Best Practices for Canadian Visual Art
Best practice guidelines outline for artists and the people they work with the best ways to establish professional relationships that are beneficial for everyone, regardless of the context.
- Best Practices for the Saskatchewan Visual Art and Craft Sector
- Best Practices for Visual Artists in Quebec
- Strengthening the Sector: Resources and Best Practices for the Visual, Media and Craft-Based Arts Sector (Ontario)
- Industry Standards for the Visual Arts, Media and Crafts Sector (Maritimes)
- Alberta Best Practices (draft)
- Code of Practice for the Professional Australian Visual Arts, Craft and Design Sector
- United Kingdom Code of Practice for the Visual Arts
Have you ever received a contract from a gallery on the night of an opening, or not at all? Have you ever been frustrated with a dealer who avoided setting a payment schedule for sales? Have you ever been unsure if was the gallery’s responsibility or your own to cover insurance for your artworks when exhibited?
If these kinds of questions are familiar to you – you are not alone. Most artists engage in short-term contracts and working conditions vary every time they take on a new project. Misunderstandings between galleries and artists are common, particularly when a written agreement is not used. Sometimes one or both parties are left wondering what their rights and responsibilities are.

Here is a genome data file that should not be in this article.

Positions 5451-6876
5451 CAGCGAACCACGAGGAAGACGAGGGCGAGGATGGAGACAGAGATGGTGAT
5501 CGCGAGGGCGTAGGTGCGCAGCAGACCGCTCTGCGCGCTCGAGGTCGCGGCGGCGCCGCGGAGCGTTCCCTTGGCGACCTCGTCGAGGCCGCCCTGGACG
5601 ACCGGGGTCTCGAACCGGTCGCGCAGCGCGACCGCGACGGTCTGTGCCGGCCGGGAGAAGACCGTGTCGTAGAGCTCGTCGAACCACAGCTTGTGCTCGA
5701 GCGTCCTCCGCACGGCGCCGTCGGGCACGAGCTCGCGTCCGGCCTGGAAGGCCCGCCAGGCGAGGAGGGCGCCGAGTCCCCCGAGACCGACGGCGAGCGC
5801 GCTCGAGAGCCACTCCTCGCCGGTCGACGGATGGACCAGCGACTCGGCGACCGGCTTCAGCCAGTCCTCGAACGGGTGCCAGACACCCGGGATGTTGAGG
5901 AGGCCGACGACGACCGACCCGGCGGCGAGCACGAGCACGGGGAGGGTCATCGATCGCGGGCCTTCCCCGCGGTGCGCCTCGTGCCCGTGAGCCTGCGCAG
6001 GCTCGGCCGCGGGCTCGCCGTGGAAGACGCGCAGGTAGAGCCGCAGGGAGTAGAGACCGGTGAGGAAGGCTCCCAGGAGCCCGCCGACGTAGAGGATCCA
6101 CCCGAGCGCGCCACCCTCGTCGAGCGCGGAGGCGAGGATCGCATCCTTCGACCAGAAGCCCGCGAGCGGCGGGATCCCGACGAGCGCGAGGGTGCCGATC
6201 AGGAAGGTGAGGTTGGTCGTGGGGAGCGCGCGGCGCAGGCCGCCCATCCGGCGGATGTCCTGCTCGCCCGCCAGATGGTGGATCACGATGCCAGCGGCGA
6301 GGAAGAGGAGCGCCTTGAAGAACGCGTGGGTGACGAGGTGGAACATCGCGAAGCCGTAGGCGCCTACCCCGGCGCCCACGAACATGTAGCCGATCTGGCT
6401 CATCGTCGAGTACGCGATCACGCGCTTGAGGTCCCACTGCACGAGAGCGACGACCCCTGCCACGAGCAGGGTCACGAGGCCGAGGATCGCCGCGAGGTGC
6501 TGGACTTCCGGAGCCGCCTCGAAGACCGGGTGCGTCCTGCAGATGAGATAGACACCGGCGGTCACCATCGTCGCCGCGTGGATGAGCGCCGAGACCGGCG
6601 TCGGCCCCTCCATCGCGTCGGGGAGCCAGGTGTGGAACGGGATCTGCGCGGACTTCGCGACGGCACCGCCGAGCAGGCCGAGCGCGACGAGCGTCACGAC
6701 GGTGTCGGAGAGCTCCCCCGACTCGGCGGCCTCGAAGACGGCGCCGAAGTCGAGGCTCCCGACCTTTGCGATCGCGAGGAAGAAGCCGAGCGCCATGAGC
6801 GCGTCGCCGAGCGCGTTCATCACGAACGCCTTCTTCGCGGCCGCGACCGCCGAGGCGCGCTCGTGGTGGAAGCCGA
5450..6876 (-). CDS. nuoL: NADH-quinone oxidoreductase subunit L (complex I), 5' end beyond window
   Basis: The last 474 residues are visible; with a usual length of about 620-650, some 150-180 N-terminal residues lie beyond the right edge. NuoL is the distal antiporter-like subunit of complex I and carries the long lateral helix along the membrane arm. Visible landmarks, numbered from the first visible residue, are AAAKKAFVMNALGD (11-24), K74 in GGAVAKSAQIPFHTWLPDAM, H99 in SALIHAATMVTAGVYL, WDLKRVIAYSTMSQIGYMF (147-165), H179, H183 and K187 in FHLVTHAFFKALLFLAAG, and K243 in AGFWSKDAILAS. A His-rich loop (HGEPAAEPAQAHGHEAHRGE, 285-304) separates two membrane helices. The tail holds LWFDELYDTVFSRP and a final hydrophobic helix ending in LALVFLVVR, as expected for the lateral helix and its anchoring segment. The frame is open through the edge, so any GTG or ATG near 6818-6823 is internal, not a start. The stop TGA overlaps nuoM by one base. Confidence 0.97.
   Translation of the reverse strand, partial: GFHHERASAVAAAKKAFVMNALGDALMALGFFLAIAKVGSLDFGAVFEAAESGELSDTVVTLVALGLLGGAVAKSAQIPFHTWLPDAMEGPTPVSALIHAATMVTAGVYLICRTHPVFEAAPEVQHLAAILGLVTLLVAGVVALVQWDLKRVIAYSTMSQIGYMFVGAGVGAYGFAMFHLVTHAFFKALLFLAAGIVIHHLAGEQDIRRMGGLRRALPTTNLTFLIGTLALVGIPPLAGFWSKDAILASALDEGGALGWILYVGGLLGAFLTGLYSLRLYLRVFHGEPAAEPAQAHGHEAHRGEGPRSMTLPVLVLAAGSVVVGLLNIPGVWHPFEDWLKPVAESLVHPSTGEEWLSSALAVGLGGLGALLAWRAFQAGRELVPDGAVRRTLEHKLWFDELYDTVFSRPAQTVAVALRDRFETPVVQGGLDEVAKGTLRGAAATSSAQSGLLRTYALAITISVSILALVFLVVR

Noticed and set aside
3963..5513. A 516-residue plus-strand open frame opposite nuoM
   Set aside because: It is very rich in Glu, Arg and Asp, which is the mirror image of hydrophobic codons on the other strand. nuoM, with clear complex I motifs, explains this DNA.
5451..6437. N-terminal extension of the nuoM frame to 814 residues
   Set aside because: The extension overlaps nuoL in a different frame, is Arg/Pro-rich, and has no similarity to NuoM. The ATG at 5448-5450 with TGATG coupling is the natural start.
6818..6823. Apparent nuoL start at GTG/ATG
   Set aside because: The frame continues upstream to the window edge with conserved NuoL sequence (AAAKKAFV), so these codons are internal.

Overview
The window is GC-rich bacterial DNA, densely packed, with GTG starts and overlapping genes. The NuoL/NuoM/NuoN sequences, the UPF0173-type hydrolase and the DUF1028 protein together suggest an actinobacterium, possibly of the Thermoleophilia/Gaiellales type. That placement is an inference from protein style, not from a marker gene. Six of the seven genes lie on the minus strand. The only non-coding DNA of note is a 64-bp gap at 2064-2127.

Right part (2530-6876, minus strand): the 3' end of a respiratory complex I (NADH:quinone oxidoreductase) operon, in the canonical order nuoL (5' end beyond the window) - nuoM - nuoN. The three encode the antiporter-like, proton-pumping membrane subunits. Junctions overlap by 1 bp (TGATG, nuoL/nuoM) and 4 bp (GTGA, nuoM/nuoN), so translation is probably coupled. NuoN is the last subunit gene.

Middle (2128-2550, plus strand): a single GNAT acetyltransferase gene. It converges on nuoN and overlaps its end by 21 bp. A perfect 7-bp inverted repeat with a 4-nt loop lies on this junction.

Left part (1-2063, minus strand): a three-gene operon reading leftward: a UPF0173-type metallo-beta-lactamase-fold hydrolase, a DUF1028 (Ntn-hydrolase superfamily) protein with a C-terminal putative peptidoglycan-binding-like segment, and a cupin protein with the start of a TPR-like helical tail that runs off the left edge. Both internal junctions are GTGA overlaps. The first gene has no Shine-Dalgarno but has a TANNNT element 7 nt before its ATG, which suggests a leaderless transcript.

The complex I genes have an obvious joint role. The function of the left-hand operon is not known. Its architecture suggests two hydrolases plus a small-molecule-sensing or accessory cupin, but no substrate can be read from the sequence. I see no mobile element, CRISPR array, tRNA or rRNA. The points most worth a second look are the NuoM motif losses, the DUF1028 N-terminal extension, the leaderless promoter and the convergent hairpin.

To make working relationships more understandable for artists, CARFAC has developed contract templates and advisory notes on a number of topics, such as working on public art commissions, working with public galleries and dealers, and understanding copyright. While these documents help you to understanding your rights as an artist, we have been working on a set of guidelines for best practices for the visual arts sector as a whole. These guidelines will have wider community input and endorsement – not only from artists, but also from public and private galleries, media arts centres, and government. We hope that these guidelines will encourage respectful and healthy relationships between creators and producers.